Adopting a meditation practice doesn’t require you to make any significant changes to your schedule. It’s also supremely easy.
The meditation teacher Sharon Salzberg is a proponent of the philosophy, “Short moments many times.” The aim isn’t just to have a ten or fifteen minute period every day, but rather to replace the “empty” time in your day with one or two-minute moments of quietness.
Mark Thornton, self-described as the world’s first corporate meditation coach, says: “In my work as an executive meditation coach, I’ve found that even the most successful people have one to two hours a day they can spend creating calm, building energy and de-stressing. For example, even the busiest people shower in the morning, commute to work, have lunch, sit in the back of taxis, walk down streets, have moments before and after meetings, walk from meetings to other meetings, and travel home from work. All are profound opportunities to experience calm.”
We can usually identify a handful of these “spare moments” during our own day. The next step is simply to familiarise ourselves with a handful of techniques that we enjoy. Added together, these little periods can significantly enhance our feelings of calm and connectedness in our day-to-day life.
This method is based on the one that is outlined by Herbert Benson in his book the “Relaxation Response.” It is always best to find techniques and practices that you find enjoyable.
1. Seat yourself comfortably with your eyes closed and your hands resting in your lap. Your spine should be comfortably straight. Whilst a quiet place is optimal it is not absolutely necessary.
2. The meditation is based on the repetition of a mantra. This can be any word that you find suitable, although one or two-syllable words work best. “Peace,” “Love,” “Joy,” “Jesus,” and, “Peaceful,” are all good examples. Repeat the mantra as you breath in and out. It can be said silently to yourself or whispered on the breath.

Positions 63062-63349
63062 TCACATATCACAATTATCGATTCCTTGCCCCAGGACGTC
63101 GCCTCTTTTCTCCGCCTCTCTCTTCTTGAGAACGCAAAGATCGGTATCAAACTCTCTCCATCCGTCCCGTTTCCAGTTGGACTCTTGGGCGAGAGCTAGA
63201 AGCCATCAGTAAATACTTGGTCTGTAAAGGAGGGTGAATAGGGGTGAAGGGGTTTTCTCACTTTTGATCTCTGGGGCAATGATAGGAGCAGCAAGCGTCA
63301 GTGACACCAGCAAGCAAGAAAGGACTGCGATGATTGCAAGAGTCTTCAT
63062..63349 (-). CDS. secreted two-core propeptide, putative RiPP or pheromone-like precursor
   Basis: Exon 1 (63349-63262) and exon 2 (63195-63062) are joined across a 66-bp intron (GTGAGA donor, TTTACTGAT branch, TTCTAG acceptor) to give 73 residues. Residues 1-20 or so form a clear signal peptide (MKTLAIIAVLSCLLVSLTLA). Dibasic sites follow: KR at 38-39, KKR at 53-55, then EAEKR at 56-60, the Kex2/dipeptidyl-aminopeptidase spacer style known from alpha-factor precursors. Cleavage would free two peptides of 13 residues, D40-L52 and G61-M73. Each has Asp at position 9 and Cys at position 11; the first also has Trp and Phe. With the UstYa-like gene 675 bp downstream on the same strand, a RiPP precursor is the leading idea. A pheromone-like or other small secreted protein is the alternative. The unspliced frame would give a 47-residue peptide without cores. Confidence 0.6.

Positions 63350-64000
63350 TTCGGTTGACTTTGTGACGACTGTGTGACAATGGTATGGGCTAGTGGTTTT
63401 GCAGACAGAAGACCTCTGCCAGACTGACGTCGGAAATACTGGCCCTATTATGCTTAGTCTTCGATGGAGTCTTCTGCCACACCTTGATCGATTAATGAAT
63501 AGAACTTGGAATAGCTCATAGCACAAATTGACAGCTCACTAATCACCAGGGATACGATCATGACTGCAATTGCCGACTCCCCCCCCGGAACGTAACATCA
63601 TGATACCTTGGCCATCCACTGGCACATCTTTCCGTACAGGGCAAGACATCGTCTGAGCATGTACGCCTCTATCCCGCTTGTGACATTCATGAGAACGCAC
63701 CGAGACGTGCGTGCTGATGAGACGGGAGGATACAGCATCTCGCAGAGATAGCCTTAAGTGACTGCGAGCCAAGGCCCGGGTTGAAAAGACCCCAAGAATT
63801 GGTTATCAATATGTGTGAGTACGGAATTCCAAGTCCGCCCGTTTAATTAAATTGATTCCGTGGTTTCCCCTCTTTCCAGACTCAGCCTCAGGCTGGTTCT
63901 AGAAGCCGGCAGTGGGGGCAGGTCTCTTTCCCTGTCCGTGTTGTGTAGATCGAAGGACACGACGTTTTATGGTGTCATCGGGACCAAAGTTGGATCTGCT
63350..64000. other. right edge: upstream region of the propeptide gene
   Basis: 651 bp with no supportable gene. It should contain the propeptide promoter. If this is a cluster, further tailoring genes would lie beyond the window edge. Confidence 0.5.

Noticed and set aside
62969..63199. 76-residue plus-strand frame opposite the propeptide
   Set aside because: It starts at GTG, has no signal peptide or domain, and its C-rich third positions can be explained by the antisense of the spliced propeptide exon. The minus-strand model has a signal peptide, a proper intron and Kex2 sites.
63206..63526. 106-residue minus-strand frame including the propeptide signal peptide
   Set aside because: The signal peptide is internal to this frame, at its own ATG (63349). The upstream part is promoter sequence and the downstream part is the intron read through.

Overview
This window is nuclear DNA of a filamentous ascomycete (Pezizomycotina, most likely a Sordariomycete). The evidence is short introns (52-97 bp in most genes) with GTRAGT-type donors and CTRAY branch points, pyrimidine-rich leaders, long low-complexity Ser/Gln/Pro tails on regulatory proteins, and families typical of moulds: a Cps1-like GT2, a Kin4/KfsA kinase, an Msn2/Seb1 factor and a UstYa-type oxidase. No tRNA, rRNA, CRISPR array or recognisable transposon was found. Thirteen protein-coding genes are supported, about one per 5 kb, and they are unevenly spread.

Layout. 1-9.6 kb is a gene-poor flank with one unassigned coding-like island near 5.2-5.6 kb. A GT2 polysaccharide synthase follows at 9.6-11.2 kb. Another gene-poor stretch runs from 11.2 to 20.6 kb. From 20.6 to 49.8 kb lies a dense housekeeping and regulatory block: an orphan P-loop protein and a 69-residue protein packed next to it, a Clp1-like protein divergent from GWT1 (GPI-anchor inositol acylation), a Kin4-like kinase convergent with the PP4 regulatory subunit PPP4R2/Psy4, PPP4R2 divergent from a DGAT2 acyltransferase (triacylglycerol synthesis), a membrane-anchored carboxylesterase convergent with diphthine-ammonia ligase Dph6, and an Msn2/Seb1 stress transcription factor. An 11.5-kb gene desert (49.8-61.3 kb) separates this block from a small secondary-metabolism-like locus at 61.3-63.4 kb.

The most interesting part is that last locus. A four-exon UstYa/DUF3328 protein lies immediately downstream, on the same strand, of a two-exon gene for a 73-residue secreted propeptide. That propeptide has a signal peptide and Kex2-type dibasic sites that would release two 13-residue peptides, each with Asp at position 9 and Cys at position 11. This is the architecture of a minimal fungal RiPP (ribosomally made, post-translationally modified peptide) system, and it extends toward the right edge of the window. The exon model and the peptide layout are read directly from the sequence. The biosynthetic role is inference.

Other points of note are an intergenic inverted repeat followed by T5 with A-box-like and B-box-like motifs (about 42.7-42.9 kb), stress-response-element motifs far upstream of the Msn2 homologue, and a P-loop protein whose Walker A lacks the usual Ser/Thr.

3. Inhaling say, “Peace.” Exhaling say, “Ful.” Simply repeat this process for as long as you wish.
Alongside a regular practice, short snippets of presence can yield tremendous benefits. Make a list to see if you can locate any “unused” moments – time in the shower, getting the train to work, your lunch break – that you can use as opportunities to foster mindfulness. The following techniques are all appropriate for these tiny pauses:
Coherent Breathing: As a scientifically-research technique, coherent breathing has been shown to lower heart rate and blood pressure. It simply involves inhaling to a count of five (breathing in, two, three, four, five) and exhaling to a count of five (breathing out, two, three, four, five). Breathing in this way has been shown to activate the calming parasympathetic nervous system.
2 Minute Body Scan: A body scan is type of meditative practice that involves focusing on different parts of your body and consciously relaxing them in turn.
Begin by focusing on your feet, moving up your shins and thighs, your buttocks, your lower back, your belly and chest, your arms and hands, and finally your face. Whenever you focus on a body part spend a few seconds breathing relaxation into it.
Belly Breathing: This technique is especially good for emotional control because, like coherent breathing, it activates the parasympathetic nervous system. Simple sit with your back straight and breath deep into your belly, in and out, all the time keeping things relaxed and gentle.
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